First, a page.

The Drunken Botanist Plant Collection

Posted by on December 21, 2012 in Cocktails | 1 comment

Okay, it’s the middle of winter, but we can dream, right?  This year, the nice people at Territorial Seeds and Log House Plants asked me to pick out a few of my favorite cocktail-friendly plants.  We got a little carried away, and the result is the Drunken Botanist Plant Collection.  We gathered up all the herbs, flowers, fruits and vegetables that a mixologist’s garden would require. I’ll be posting recipes, videos, photos, and growing advice in the months to come as well.  (You can also find more of all things cocktail garden-ish at DrunkenBotanist.com.)

You’ll find the plant collections in West Coast garden centers supplied by Log House Plants as well.  (check their site for a list of participating retailers.)  We had a lot of fun putting them together: in addition to offering the plants individually, we gathered them into collections by spirit.  We came up with great titles like the Old Havana Rum Garden and the Heart of Agave Tequila Garden, then put together some plants and recipes to match. So we’ve got collections organized around rum, tequila, gin, vodka, and whiskey, and a sixth collection designed just for making botanical simple syrups.

Territorial’s taking orders now, and seed shipments can go out over the winter, but live plants will be shipped later.  Check their website for shipping details.  The garden centers supplied by Log House will have the collections for sale starting in April.

Okay!  Have fun with that.  There’s not much growing in anyone’s garden right now, but here’s a mid-winter drink you can make with dried chamomile while you wait for the fresh stuff to bloom.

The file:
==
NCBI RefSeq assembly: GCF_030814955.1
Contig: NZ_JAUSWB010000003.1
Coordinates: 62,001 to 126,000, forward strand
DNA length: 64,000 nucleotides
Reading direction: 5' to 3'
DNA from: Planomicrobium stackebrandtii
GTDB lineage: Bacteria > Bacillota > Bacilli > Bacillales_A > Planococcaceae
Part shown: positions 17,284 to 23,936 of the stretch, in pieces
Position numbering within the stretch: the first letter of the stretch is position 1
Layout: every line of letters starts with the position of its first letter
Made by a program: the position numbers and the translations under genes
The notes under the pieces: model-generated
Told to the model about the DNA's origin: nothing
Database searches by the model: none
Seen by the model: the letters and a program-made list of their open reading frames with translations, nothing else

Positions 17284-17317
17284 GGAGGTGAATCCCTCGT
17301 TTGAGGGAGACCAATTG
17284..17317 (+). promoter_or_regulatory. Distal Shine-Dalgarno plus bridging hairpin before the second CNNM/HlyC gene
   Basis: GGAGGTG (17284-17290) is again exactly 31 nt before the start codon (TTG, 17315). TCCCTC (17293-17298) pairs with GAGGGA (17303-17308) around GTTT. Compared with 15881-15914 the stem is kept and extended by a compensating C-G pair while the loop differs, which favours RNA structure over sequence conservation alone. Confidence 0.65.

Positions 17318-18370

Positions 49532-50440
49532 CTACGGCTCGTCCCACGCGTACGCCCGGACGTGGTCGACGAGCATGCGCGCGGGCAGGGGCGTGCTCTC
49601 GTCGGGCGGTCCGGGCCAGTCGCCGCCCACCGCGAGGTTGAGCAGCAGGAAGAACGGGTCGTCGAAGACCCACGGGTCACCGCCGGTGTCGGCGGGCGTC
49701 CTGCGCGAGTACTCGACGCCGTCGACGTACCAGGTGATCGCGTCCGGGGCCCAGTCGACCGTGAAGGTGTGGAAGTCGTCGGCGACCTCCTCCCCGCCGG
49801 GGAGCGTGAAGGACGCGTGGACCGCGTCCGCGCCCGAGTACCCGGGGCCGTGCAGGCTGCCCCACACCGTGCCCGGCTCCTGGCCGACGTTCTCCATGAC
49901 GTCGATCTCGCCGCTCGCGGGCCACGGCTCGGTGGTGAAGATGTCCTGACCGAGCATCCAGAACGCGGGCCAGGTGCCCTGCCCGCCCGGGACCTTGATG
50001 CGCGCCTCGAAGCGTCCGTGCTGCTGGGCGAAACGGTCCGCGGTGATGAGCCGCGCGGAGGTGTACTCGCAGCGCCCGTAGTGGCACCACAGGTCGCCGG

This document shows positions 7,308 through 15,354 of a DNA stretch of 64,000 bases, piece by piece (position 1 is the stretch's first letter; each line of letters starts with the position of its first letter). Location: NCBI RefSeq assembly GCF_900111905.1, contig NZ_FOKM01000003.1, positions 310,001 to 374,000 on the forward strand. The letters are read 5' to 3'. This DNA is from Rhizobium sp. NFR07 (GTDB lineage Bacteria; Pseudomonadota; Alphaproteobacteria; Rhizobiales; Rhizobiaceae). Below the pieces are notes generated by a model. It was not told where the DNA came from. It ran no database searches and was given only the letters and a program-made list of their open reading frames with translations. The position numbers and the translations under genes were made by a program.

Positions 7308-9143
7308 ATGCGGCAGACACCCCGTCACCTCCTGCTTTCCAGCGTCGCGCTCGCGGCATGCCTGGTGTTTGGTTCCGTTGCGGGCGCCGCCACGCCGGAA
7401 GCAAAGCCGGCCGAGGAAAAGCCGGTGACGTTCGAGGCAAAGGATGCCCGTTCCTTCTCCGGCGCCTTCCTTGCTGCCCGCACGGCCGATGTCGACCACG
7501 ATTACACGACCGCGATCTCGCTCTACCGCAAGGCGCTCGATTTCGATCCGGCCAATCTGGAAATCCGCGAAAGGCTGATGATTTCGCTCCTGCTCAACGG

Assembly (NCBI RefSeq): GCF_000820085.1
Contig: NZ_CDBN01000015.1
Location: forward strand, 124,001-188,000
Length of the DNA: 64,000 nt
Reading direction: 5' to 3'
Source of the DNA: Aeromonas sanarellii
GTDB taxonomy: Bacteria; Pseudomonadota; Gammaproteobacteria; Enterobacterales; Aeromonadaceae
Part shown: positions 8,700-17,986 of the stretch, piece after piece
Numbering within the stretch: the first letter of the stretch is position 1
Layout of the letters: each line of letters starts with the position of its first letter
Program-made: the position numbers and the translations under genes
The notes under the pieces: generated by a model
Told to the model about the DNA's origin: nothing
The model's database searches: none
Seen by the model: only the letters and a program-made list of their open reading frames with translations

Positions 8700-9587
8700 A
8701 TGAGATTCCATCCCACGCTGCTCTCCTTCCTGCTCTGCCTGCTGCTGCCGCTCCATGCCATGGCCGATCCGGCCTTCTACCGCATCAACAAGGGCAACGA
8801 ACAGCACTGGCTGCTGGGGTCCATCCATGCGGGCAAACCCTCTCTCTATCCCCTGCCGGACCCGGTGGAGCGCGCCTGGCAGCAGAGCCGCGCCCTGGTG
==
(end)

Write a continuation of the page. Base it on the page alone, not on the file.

Chamomile Hot Toddy

1-2 oz whiskey
1-2 oz honey-chamomile syrup (see note)
Lemon wedge
6-8 cloves

Note: Make honey-chamomile syrup by combining equal parts honey and hot water. Add fresh (or dried) chamomile blossoms and allow to steep for 1 hour, then strain.

Pour hot water into a heat-proof glass. While you wait for it to heat the glass, press cloves into the rind of the lemon wedge and set aside. Empty the glass and coat the inside with syrup, then add the whiskey and top with hot water. Squeeze the lemon into the drink and drop it into the glass.

1 Comment

  1. Im loving the site!

    Another recommendation would be a chocolate-mint mojito with a hint of cinnamon. two very different plants, two very different flavors, one excellent drink!

    Aside from drink-related botany, you should perhaps check out my urban gardening/DIY site: http://www.uponfurtherinspection.com

    I’m a little new to the scene, but I think you might like some of the more recent posts. Take care and have a great weekend!